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Associate Editor Thomas L. Ortel served as an advisor or consultant for Instrumentation Laboratory. CME questions author Laurie Barclay, freelance writer and reviewer, Medscape, LLC, owns stock, stock options, or bonds from Alnylam, Biogen, and Pfizer. Author Patricia Massicotte served on the steering committee for Bayer, on the clinical events committee for Xeltis, and as a site investigator for Pfizer and Daiichi Sankyo. The remaining authors declare no competing financial interests.

Learning objectives

  1. Identify relative rates of thrombophilias in children with perinatal stroke based on a prospective, case-control study.

  2. Distinguish findings of genotyping for prothrombotic disorders in children with perinatal stroke.

  3. Determine the clinical implications of this prospective, case-control study, including the need for testing in children with perinatal stroke.

Release date: May 18, 2017; Expiration date: May 18, 2018


Perinatal stroke is the leading cause of hemiparetic cerebral palsy and results in lifelong disability.1 Disease-specific subtypes of perinatal stroke are now definable based on clinical presentation and neuroimaging including vascular distribution.2,3 Most common are arterial ischemic strokes, but fetal venous infarcts also occur. There are many proposed risk factors, but pathogenesis remains unclear in most cases.4 Study of these specific disease states is required to elucidate pathophysiological mechanisms if prevention strategies are to be realized.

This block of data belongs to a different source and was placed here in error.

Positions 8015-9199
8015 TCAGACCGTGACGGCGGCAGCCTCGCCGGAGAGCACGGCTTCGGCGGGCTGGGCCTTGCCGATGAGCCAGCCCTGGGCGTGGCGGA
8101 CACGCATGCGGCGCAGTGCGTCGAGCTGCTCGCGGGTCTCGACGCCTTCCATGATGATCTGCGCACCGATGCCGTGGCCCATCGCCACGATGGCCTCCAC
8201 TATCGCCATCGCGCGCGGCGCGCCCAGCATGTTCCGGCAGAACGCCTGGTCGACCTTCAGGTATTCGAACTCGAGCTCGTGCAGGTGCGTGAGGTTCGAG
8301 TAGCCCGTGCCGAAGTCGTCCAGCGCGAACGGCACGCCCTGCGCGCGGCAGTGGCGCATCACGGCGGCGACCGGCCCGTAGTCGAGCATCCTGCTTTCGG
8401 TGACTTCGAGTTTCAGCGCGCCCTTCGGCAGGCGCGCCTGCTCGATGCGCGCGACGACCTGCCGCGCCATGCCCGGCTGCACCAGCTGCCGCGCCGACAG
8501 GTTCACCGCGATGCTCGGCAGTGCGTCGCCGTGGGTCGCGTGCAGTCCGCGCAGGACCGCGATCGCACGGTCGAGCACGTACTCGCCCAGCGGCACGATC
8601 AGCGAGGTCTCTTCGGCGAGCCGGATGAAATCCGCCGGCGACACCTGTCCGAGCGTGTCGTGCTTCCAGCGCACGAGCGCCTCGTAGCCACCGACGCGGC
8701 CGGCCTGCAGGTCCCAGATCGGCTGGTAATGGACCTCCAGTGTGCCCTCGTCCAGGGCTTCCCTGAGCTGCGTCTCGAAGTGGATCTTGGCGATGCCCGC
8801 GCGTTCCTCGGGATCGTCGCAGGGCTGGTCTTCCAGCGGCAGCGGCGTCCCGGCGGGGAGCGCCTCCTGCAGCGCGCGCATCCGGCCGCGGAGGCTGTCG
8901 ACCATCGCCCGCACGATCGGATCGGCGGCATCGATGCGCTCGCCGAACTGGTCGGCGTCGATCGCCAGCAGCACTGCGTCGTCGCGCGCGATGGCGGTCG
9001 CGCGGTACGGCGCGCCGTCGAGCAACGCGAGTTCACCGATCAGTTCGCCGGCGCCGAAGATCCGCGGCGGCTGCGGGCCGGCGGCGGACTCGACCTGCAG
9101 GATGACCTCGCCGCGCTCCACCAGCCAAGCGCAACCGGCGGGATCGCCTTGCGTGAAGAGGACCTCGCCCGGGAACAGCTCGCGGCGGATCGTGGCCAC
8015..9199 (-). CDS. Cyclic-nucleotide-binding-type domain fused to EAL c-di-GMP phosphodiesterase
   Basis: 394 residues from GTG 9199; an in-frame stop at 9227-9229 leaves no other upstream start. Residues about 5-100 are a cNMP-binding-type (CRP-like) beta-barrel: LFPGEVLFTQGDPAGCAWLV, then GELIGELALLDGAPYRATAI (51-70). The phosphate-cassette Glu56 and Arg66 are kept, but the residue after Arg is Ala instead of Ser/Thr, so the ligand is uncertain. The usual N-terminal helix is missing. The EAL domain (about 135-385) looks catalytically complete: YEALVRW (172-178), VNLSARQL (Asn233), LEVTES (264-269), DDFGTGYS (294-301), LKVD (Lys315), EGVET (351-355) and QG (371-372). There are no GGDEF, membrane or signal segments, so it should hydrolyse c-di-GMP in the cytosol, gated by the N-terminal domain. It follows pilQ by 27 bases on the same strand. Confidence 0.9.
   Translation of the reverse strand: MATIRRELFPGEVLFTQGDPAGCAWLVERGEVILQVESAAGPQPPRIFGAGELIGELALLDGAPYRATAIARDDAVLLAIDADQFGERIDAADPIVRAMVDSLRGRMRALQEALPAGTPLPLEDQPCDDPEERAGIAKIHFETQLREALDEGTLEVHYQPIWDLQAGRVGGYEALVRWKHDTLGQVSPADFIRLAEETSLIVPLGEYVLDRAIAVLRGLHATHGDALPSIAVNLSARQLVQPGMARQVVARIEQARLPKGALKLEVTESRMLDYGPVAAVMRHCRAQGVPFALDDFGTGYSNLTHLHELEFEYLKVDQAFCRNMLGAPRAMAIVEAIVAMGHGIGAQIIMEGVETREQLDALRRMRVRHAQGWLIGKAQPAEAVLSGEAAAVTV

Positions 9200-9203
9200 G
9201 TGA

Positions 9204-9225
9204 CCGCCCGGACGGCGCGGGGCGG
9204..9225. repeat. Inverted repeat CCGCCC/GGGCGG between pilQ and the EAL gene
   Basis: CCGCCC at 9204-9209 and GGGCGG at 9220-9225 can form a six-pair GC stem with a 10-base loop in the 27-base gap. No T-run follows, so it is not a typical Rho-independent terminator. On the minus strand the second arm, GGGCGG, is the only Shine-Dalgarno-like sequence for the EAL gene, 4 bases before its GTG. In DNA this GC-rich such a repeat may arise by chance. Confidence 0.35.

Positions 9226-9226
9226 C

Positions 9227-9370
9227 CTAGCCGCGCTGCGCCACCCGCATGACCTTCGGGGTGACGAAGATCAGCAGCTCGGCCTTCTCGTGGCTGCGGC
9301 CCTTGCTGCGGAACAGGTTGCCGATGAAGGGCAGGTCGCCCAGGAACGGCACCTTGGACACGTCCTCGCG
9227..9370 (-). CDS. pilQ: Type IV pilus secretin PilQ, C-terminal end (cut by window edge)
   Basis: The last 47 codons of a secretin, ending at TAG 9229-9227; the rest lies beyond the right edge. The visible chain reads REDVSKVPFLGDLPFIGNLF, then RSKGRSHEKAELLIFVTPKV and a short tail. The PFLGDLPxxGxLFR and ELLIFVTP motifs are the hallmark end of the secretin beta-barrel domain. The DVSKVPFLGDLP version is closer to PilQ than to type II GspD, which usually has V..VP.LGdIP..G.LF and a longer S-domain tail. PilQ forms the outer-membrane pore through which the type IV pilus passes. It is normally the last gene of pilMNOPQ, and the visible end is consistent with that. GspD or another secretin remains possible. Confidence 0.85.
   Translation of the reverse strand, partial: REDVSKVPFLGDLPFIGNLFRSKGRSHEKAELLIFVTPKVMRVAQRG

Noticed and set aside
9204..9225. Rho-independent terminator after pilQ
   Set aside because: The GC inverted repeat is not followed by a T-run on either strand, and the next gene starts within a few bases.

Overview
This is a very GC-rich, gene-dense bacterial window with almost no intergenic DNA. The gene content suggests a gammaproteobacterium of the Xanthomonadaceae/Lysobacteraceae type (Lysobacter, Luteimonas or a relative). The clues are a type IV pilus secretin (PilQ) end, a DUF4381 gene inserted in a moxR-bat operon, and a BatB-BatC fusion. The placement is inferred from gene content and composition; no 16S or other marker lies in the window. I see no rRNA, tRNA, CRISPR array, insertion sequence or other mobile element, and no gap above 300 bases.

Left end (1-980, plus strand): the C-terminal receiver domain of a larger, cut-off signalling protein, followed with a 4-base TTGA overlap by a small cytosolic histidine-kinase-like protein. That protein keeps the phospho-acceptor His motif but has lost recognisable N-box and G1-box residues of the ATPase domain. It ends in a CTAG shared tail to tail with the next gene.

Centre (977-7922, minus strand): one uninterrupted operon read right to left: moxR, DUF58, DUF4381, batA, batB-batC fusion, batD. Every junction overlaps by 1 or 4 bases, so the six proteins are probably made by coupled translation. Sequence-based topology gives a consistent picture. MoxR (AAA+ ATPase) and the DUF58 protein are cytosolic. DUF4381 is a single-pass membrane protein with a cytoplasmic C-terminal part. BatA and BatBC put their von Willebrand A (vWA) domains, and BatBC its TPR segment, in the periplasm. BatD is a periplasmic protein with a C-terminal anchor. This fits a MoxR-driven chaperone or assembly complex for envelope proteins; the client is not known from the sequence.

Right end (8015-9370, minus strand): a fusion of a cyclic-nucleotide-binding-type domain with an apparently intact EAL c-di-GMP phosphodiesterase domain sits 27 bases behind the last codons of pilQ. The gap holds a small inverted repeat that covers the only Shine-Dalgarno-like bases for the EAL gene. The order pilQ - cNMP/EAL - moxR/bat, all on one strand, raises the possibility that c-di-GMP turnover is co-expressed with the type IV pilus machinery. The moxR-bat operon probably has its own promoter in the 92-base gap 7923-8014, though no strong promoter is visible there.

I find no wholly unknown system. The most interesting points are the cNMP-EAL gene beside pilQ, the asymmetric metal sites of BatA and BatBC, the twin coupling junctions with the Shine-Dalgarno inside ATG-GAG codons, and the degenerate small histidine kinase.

Neonatal arterial ischemic stroke (NAIS) presents acutely in the first days of life, typically with seizures.3 Diffusion magnetic resonance imaging (MRI) confirms recent arterial infarction. Arterial presumed perinatal ischemic stroke (APPIS) presents later in childhood, typically with motor asymmetry at 4 to 6 months.5,6 MRI shows remote arterial infarction, most often combined cortical and subcortical injuries in the middle cerebral artery territory indistinguishable from the chronic appearance of NAIS. Accordingly, NAIS and APPIS may represent the same disease, differing only in timing of symptomatic presentation. The pathogenesis of such arterial perinatal strokes is poorly understood. Case-control studies are limited,7-10 and a recent meta-analysis11 has methodological issues. Prevailing theory suggests many arterial perinatal strokes are thromboembolic events, possibly arising from the placenta. Most studies of thrombophilia in perinatal stroke have only included NAIS.